Outdoors with a Tablet: Pros and Cons


It’s no secret that I’m a fan of technology, and that I’ve enjoyed using my tablet as a music reader.

While originally I was looking forward to the convenience of always having the music I needed at my fingertips, I didn’t anticipate one of the more unique use-cases for digital music reader – outdoor gigs.

Outdoor gigs offer quite a few challenges for musicians beyond just the acoustics.

Probably the biggest variable for outdoor playing is sheet music. Aside from being positioned next to an air conditioner vent, when you put music on your stand indoors it will stay put. Outside, a comfortable breeze can be a nightmare if you don’t have your music secured (somehow) to your music stand.

Of course, securing your music can be a challenge. There are the old-school clothespins, but those can be tricky to fit and make page turns challenging. Two of the more interesting solutions I’ve seen are transparent wind clips or magnetic note clips. These are both a bit easier to use for page turns than clothespins, but neither are perfect. The magnetic clips especially – although they seem perfect, the magnets won’t work on all music stands.

Using my tablet outdoors, though, makes playing in light to moderate breeze no problem. I do still have to worry about a strong wind knocking over the music stand, but that’s also a problem without a tablet!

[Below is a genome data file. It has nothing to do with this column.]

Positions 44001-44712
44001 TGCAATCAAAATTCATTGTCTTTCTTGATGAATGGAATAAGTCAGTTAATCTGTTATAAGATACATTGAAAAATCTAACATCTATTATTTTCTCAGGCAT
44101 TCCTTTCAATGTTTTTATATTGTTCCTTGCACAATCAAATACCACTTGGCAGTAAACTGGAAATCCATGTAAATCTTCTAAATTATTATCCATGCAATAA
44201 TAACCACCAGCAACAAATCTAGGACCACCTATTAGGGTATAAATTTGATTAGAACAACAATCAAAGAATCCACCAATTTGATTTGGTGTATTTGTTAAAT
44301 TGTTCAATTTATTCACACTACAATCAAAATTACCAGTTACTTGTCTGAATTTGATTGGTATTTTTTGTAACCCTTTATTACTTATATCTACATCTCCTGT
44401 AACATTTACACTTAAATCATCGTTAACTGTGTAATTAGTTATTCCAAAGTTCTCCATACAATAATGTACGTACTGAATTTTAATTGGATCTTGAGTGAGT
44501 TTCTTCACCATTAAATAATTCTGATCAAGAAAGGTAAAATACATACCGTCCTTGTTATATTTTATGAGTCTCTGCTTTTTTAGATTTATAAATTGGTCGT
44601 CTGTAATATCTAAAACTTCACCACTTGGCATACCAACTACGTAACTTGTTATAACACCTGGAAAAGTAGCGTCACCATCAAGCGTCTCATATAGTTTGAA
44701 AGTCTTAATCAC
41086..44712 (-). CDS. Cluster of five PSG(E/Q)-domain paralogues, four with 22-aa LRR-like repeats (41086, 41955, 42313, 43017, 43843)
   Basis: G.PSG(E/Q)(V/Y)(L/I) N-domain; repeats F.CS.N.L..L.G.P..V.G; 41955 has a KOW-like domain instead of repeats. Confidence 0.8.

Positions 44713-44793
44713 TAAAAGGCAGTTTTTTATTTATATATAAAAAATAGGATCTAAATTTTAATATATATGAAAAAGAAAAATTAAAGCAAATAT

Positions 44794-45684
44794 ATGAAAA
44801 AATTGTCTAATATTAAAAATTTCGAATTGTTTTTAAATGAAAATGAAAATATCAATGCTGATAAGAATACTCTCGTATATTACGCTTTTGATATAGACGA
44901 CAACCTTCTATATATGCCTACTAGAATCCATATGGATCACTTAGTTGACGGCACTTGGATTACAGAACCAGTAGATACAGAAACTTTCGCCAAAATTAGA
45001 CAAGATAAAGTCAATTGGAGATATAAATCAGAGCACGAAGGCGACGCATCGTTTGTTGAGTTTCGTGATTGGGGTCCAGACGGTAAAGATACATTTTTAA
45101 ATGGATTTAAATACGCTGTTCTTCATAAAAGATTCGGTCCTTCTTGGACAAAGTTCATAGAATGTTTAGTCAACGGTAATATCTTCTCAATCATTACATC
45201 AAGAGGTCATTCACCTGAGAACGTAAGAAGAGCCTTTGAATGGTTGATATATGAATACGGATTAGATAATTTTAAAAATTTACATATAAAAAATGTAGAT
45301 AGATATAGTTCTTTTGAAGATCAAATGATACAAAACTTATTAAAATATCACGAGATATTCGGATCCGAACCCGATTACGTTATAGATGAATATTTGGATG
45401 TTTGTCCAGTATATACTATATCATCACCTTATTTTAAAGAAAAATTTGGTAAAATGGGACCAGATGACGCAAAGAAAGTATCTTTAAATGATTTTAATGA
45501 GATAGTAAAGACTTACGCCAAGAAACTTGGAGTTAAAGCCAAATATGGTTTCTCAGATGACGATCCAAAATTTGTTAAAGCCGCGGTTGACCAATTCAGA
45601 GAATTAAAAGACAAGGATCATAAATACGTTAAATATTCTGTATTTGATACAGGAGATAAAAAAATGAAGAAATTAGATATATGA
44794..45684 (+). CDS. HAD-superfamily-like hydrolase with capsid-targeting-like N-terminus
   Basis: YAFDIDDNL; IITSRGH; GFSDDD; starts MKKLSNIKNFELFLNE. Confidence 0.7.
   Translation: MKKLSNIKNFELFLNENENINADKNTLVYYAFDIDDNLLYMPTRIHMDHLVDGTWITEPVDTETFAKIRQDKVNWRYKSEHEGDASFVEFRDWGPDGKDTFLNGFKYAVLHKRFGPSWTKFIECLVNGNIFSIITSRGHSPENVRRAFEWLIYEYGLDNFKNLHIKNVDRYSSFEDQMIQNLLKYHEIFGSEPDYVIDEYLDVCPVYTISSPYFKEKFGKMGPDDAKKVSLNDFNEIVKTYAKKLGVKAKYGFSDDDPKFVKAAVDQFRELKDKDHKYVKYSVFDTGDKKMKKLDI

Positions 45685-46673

Using a tablet for outdoor gigs isn’t without potential drawbacks, though.

If your gig is in the late afternoon or early evening (when the sun is setting), or if it’s a very bright day outside, visibility of the tablet screen can be an issue.

This is especially a problem if the sun is setting directly behind you, and while sometimes turning up the brightness can help, there are other times when you may need to adjust the direction your screen is facing. If the sun is behind you, and you are under a cover, angling the screen up often can help. Also, be aware that the screen is one of the main power draws for a tablet, and turning the brightness up can eat through your battery much faster. (This is also why you should always have a portable battery pack with you!)

Similarly, while rain can be a disaster for electronics, it’s also pretty bad for sheet music (and lots of instruments) so you usually don’t have to contend with that too much.

All told, while I didn’t consider playing outside when I got the tablet, I’ve really been happy with some of its benefits. If you’ve been using a digital reader, what sort of surprises (good or bad) have you run across?


About Colin Dorman

Colin is a freelance horn player and teacher, as well as a fan of tech of all sorts, aviation, and increasingly complex flight simulators. He also enjoys beer, bourbon and fitness - but not at the same time. You can find him on Facebook, Twitter, as well as right here at ColinDorman.com!